By the summer of 1760, the British dominated the chessboard, taking all of the major French forts and advancing in overwhelming numbers against Montreal from three different directions. Our ancestors had little choice but to accept gestures of peace from the Britain’s Superintendant-General of Indian Affairs, Sir William Johnson. When a British force 11,000 strong descended the St. Lawrence with hundreds of Haudenosaunee allies, delegates from the Kahnawake and the other mission villages entered into treaty with Johnson and General Jeffrey Amherst at the Onondaga village of Oswegatchie (today’s Ogdensburg, New York). Johnson promised that the natives of mission communities would enjoy all of their former privileges if they stood down and did not fire upon the British during their advance. They accepted these terms, and when Johnson entered the city of Montreal, he was accompanied by a bodyguard of Kahnawake warriors.

The Seven Nations of Canada were taken back into the Silver Covenant Chain of Peace and Friendship with the Haudenosaunee Confederacy and Great Britain at a peace council held the week after the capitulation. Kahnawake, the senior village of the alliance of mission villages and the closest to Montreal, was promoted by the British as an important link in their vast network of new native allies. It starts to appear in British communications as the Great Council Fire.

Louis was less than enamored with life in the British Empire, so strong was his attachment to the French. He focused his attention on starting a family and hunting. When Britain’s American colonies began to talk of independence, Louis took interest. He met with Generals George Washington and Philip Schuyler and offered his services as the head warrior of the Seven Nations of Canada. He told them he could bring them 500 warriors if they made him an officer in their army, an offer they were reluctant to accept for financial reasons. It is uncertain if he really was the big war chief that he made himself out to be. He may have only had the loyalty of the dozen or so men he had with him at the time.

The Seven Nations of Canada were already being pressured by the British to fight on their behalf. Louis thought it unsafe to return home because of this, so he focused his efforts on recruiting and leading Oneida and Tuscarora warriors on behalf of the American rebels. His record during the war is notable: he was present at the ambush at Oriskany Creek, participated in the American victory at Saratoga, was assigned to burn all of the British ships on Lake Ontario, and was even seen at Valley Forge in his full officer’s uniform, singing French opera songs in the forest before breakfast!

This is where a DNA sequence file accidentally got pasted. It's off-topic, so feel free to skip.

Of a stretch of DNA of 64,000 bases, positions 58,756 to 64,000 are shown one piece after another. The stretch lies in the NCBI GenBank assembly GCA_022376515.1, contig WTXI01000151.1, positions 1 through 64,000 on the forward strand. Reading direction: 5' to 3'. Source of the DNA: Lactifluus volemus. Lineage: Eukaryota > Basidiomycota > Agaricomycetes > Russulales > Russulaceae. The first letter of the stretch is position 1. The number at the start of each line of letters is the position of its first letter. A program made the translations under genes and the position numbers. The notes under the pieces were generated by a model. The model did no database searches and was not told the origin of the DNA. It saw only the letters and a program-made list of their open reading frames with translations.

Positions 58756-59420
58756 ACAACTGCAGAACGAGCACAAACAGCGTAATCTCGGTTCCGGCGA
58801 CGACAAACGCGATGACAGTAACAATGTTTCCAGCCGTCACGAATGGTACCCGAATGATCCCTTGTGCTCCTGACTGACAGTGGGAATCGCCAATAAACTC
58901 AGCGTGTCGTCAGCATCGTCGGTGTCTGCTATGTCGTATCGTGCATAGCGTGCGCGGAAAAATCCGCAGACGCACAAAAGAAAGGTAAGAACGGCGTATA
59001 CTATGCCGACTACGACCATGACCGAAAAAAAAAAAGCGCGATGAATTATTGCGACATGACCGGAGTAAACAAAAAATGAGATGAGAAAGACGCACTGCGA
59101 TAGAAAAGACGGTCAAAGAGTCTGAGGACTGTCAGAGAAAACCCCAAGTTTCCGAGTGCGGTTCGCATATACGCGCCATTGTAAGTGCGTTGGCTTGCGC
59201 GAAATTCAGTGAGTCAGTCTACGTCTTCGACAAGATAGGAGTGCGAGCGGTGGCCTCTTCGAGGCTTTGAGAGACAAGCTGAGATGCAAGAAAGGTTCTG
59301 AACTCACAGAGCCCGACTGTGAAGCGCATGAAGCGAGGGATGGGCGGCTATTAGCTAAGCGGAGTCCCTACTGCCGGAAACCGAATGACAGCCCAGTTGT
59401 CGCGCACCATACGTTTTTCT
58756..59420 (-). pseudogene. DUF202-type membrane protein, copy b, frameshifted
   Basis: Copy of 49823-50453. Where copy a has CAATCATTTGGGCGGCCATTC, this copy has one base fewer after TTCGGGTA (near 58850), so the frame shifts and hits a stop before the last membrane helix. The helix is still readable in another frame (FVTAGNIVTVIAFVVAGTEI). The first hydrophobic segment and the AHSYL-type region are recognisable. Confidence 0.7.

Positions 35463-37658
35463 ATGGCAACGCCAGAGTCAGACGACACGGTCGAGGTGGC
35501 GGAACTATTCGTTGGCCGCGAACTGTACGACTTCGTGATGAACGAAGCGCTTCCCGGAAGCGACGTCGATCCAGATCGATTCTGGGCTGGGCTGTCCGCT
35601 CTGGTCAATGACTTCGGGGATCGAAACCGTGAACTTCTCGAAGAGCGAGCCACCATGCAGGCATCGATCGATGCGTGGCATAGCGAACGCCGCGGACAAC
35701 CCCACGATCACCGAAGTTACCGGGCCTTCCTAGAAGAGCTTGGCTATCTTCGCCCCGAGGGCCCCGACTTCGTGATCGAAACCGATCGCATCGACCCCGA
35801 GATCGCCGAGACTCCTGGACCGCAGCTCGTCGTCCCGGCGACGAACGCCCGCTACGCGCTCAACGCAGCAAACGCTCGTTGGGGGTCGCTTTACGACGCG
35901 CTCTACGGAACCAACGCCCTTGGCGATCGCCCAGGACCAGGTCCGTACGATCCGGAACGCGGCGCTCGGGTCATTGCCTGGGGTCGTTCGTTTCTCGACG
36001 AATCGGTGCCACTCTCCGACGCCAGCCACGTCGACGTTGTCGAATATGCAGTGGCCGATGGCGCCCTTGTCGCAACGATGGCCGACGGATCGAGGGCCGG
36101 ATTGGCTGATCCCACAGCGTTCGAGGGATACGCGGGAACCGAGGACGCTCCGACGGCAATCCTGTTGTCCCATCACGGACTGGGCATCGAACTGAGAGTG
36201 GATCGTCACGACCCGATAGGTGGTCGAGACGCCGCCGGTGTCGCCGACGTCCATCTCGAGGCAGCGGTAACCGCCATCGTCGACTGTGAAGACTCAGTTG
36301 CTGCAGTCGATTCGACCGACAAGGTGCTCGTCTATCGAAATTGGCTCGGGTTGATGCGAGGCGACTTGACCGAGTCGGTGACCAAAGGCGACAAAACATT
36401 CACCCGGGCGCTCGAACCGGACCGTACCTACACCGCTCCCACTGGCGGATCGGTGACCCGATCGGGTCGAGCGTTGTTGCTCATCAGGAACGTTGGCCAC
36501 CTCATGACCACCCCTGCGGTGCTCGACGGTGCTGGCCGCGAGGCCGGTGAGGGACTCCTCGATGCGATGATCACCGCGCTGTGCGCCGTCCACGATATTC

After the war, Colonel Louis got involved in many of the treaty negotiations between the victorious Americans and their aboriginal neighbors, particularly the Oneidas. They eventually grew tired of his heavy-handed approach and before long he was back in Akwesasne, staking claim to a tract of land on the Grass River.

In the 1790’s, rumors reached the council in Kahnawake that Mohawk leader Joseph Brant was selling off land that belonged to the Seven Nations. They asked Colonel Louis to lead a delegation to inquire about the matter. After several years of being rebuffed by the American negotiators, they were able to conclude a treaty that commonly known as the Seven Nations of Canada Treaty of 1796.

Most of what we call today the “North Country” in New York State had already been auctioned off to Alexander Macomb in a corrupt little affair that left Akwesasne with a reservation roughly six miles square. Louis and his delegates were able to add to that meager amount with a mile square on the Grass River, the meadows leading up to it, and a mile square tract on the Salmon River at what is now Fort Covington.